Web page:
I. COLONIALISM AND EVANGELISM PREAMBLE Since our prehistory, human beings have tried to conquer and dominate one another. With the rise of religion—which began as an attempt to understand forces beyond our control (such as pain, disease, and death)—people then try to conquer one another’s mind, but without understanding their own. Those religions and cults that in some way attempt to dominate others have one common historical feature: they were born amidst violence, and sadly continue to use emotionally violent and physically violent means of converting others, or punishing and getting rid of those “who are not with us”. The idea is that if you are not with us, you are against us. There is no middle ground of walking humbly with one’s God, or simply walking at peace with oneself. When such a mental attitude dominates a society, its intolerance becomes destructive and stifles emotional and spiritual growth. Minds simply become mass-produced from the same mould; any misfit would be destroyed or, at best, mercifully marginalized. When such an evangelical attitude reaches a global dimension, the disasters and pains are global and protracted. The early 21st century is characterized by suicide bombings and mass destruction in the name of religion. Religious war and hatred, and evangelically motivated politics are still well and alive even today. Not surprisingly, such a legacy has deep roots. 1. THE INCA TRAGEDY When the European conquerors started coming to the East and the Americas around the 16th century, it was not for the good of the natives, but for "gospel, glory and gold". With the rise of population, power and knowledge in the West, the European adventurers vied with one another to claim foreign lands and heathen peoples in the name of their Christian rulers. In the Americas, the natives were horribly unfortunate. One of the most tragic and dastardly episodes of human history is perhaps the Spanish conquest of the Incas. In 1530 Francisco Pizarro landed with 200 men on the Peruvian coast. He had planned to make an easy conquest of the Inca empire as his countryman Hernando Cortez had done—Cortez had seized the Aztec emperor Montezuma and this conquest in due course led to the annihilation of the Aztec civilization. When the Inca (ruler) Atahualpa and his escort appeared in the square of Cajamarca, they found it deserted, for Pizarro had concealed his men in some large buildings opening onto the square. In other words, once the Indians entered the square, they had no avenue of escape. At a signal from Pizarro his soldiers, supported by cavalry and artillery, rushed forward to kill hundreds of terrified Indians and take the Inca Atahualpa prisoner. (2) TREACHERY The chaos that led to panic amongst the Indians was due to the following reasons: (a) the Indians were practically unarmed; (b) they had no chance at all against the Spanish firearms (the Indians did not have any such weapon then); and (c) they had never seen a horse (the initial sight of a man on a horse terrified them). The result of the fateful meetng was a glorious massacre. The only Spaniard hurt in the massacre that day was Pizarro himself who sustained a minor wound on his hand received from one of his own men! In an attempt to gain his freedom; Atahualpa offered to fill his spacious prison cell with gold as high as a man could reach. Pizarro accepted the offer; but when the room had been filled accordingly, he told the Inca that he was to remain in "protective custody". Later on, however, Pizarro was convinced that Atahualpa was organizing a resistance movement. After a farcical trial, a Spanish court found the Inca “guilty” of polygamy, idolatry, and the murder of his brother Huascar. Atahualpa was condemned by the court to be burnt at the stake; but the sentence was, out of Christian compassion, commuted to strangling when he accepted baptism! [W H Prescott, "The Conquest of Peru", rev V W von Hagen, New American Library, 1961:bk 3 chs 5-7; Encyclopaedia Britannica Macro 10: 693c] (3) GALILEO There is a very important reason that the sad story of the Incas opens this "answer to the evangelists.” The significance for this will be explained at the end of this pamphlet. One further comment however is in order here. The cruelty of the evangelists are not exclusively reserved for the heathen; even their own kind who dare to think differently suffer a cruel fate. The classic case is that of the famous Italian scientist Galileo Galilei who was cruelly threatened with torture for believing in and writing that the sun was the centre of the solar system (while the Church believed that the earth was the centre). As a result of this infamous holy crime against free thought, the hub of scientific learning shifted to northern Europe where there was more tolerance. Some evangelists may argue that they are not "Catholic" as those Spaniards were. Catholic or not, the above examples, illustrate what evangelists with power are capable of. If the early Protestants (and most contemporary evangelists) had enough power, they would have committed similar atrocities against non-believers and the local natives. Power tends to corrupt and, with the promise of "gospel, glory and gold", absolute power corrupts absolutely. Indeed it is quite clear that the evils of colonialism are due to the biblical injunction to "go forth and multiply" and "have dominion over" others that one practically never meets a Christian who "turns the other cheek". One native African writer lamented that when the missionaries came, the missionaries had the Bible in their hand and the natives had their land. Then, one day, when the natives had the Bible in their hands, they discovered that their land was in the hands of the missionaries!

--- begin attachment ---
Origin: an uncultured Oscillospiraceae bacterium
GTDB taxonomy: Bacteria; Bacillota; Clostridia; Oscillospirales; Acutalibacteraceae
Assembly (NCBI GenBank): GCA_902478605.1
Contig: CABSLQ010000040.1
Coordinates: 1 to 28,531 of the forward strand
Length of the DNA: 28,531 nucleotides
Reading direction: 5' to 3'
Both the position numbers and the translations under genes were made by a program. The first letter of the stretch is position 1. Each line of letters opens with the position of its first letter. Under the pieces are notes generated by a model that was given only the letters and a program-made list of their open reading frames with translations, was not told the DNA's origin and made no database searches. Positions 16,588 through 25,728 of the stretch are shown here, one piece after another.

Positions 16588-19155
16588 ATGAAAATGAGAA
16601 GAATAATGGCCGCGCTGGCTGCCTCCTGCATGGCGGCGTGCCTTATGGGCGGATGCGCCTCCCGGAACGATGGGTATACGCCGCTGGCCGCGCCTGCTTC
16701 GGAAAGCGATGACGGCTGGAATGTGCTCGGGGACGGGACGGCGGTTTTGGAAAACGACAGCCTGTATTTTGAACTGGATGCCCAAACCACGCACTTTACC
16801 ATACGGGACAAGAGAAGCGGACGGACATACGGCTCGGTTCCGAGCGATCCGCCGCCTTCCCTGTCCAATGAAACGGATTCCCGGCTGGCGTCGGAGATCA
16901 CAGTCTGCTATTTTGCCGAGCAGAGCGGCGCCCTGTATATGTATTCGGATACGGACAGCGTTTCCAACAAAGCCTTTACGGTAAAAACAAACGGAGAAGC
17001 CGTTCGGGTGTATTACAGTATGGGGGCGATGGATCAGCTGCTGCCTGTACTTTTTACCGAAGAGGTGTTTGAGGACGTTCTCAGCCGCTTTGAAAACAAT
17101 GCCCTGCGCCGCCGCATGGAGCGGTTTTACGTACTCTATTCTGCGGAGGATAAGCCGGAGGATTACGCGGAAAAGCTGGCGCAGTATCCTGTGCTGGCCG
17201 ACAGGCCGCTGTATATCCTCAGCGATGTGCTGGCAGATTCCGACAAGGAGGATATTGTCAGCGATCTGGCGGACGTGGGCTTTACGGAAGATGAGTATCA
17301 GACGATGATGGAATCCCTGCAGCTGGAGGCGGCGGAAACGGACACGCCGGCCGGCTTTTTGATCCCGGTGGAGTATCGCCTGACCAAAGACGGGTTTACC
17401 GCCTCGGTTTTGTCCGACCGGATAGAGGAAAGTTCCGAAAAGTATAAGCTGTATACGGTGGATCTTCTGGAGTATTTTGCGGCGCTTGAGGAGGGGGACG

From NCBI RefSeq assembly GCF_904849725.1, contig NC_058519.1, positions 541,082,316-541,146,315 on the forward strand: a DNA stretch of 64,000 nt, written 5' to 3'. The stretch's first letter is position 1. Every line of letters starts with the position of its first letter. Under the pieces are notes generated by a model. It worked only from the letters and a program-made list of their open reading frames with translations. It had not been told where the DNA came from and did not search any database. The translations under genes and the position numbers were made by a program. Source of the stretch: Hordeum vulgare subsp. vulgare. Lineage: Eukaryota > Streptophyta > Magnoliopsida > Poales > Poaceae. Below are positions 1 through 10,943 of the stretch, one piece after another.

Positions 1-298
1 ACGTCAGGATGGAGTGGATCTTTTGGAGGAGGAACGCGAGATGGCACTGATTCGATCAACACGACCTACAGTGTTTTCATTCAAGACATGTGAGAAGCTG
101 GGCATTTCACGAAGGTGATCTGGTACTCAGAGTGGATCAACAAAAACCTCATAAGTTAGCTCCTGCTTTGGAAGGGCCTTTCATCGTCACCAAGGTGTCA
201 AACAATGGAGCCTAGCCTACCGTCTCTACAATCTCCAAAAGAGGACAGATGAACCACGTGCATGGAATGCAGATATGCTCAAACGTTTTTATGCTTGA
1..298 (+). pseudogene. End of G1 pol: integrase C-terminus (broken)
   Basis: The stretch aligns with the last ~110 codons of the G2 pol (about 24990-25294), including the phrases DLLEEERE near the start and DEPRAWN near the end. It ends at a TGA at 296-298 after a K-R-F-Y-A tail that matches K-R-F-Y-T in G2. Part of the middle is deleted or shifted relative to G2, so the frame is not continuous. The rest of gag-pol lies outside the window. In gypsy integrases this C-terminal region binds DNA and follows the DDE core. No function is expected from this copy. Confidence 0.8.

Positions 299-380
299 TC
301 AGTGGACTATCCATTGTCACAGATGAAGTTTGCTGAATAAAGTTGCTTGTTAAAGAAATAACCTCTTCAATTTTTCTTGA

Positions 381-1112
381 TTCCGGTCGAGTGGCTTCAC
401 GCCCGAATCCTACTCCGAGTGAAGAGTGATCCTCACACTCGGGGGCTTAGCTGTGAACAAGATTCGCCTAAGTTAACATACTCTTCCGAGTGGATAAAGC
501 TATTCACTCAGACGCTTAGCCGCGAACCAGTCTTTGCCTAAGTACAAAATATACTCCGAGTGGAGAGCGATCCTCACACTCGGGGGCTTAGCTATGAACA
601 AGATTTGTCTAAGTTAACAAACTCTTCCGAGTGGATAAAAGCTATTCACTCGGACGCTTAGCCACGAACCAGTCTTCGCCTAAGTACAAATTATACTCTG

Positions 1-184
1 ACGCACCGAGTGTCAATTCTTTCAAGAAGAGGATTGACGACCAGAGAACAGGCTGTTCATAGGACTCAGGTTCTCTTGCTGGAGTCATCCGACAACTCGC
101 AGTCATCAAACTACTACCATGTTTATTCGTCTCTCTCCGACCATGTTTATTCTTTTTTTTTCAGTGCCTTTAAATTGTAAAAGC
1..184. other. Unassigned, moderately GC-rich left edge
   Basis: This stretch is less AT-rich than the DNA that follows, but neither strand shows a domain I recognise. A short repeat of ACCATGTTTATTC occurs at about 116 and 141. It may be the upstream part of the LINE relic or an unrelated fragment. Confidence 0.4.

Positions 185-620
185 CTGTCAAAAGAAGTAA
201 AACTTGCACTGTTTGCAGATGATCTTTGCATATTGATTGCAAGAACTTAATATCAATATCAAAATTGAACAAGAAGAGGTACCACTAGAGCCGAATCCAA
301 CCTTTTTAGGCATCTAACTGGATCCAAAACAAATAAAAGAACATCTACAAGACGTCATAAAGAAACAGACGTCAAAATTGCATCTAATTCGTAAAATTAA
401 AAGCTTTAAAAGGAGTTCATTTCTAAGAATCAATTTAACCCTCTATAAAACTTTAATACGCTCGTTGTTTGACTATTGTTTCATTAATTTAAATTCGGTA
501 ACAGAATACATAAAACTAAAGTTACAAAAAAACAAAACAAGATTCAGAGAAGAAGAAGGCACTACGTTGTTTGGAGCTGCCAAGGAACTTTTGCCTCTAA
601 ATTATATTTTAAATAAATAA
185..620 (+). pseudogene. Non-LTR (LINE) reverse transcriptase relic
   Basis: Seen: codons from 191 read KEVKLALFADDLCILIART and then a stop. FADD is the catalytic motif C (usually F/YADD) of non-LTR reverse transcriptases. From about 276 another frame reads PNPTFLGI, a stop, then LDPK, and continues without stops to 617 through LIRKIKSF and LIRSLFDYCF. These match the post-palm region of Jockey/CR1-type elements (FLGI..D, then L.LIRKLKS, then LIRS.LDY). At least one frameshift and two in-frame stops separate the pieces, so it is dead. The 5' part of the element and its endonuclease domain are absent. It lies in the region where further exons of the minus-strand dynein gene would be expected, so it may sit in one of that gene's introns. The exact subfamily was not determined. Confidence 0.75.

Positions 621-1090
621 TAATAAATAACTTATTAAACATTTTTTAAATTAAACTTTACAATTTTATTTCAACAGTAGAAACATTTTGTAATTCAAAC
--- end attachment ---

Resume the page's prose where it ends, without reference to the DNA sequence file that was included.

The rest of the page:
The worst expression of colonialism, both political and religious, is denoted by the term WASP—"White Anglo-Saxon Protestant". Thanks to the independence of our nation and the security of our Constitution, we today are not only free to choose and practise our own religion (or none), but we are also not so easily harassed by the evangelists. II. PSYCHOLOGICAL PROBLEMS CAUSED BY EVANGELISM (4) GOSPEL OF FEAR When an evangelist lacks political power, he uses the weapon of subterfuge or fear. Some evangelists befriend others, especially those in universities and colleges, and under the guise of “surveys” and “discussions,” subtly apply their hidden agenda, trying to the “superiority” of the faith above all others.